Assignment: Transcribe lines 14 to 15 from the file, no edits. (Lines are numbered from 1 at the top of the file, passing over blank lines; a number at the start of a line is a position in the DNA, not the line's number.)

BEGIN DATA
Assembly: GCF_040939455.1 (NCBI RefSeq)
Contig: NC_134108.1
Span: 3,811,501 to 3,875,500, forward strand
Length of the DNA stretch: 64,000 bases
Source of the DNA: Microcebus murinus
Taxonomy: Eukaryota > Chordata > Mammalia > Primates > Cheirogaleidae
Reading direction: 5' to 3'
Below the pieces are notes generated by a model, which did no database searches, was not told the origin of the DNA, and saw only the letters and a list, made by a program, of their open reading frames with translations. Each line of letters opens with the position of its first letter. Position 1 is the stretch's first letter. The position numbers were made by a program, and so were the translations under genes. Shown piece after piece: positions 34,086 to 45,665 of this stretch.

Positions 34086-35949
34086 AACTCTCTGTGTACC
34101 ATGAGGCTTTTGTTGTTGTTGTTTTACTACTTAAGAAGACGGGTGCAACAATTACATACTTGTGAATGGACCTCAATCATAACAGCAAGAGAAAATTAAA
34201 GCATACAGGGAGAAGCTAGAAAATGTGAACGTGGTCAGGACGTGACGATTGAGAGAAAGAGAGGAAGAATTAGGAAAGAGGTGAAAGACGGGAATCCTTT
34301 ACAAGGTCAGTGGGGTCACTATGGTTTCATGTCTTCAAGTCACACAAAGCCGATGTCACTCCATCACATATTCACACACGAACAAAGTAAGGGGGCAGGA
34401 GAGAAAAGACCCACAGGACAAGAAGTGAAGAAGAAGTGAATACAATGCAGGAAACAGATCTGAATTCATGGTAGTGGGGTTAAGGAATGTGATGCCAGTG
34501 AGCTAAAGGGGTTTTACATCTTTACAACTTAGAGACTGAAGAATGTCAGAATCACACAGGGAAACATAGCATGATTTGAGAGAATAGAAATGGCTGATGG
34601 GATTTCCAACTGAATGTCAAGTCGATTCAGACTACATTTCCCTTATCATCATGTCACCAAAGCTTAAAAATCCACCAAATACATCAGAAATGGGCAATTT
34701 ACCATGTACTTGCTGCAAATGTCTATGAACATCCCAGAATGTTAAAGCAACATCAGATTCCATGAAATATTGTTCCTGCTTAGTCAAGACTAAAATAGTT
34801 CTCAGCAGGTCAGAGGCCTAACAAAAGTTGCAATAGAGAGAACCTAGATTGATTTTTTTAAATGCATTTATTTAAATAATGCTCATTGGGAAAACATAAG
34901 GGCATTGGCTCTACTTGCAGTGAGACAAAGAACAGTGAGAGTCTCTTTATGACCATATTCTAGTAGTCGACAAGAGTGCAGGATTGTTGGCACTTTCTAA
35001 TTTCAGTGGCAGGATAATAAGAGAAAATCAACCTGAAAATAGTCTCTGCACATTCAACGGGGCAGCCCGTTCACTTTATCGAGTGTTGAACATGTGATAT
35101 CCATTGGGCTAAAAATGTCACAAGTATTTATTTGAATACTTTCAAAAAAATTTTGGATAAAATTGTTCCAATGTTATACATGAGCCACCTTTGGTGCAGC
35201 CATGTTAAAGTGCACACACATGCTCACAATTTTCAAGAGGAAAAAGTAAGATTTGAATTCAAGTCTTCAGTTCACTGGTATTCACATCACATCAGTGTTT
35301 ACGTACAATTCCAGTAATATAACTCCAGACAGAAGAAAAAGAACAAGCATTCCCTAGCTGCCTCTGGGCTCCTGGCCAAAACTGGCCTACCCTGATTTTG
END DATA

34401 GAGAAAAGACCCACAGGACAAGAAGTGAAGAAGAAGTGAATACAATGCAGGAAACAGATCTGAATTCATGGTAGTGGGGTTAAGGAATGTGATGCCAGTG
34501 AGCTAAAGGGGTTTTACATCTTTACAACTTAGAGACTGAAGAATGTCAGAATCACACAGGGAAACATAGCATGATTTGAGAGAATAGAAATGGCTGATGG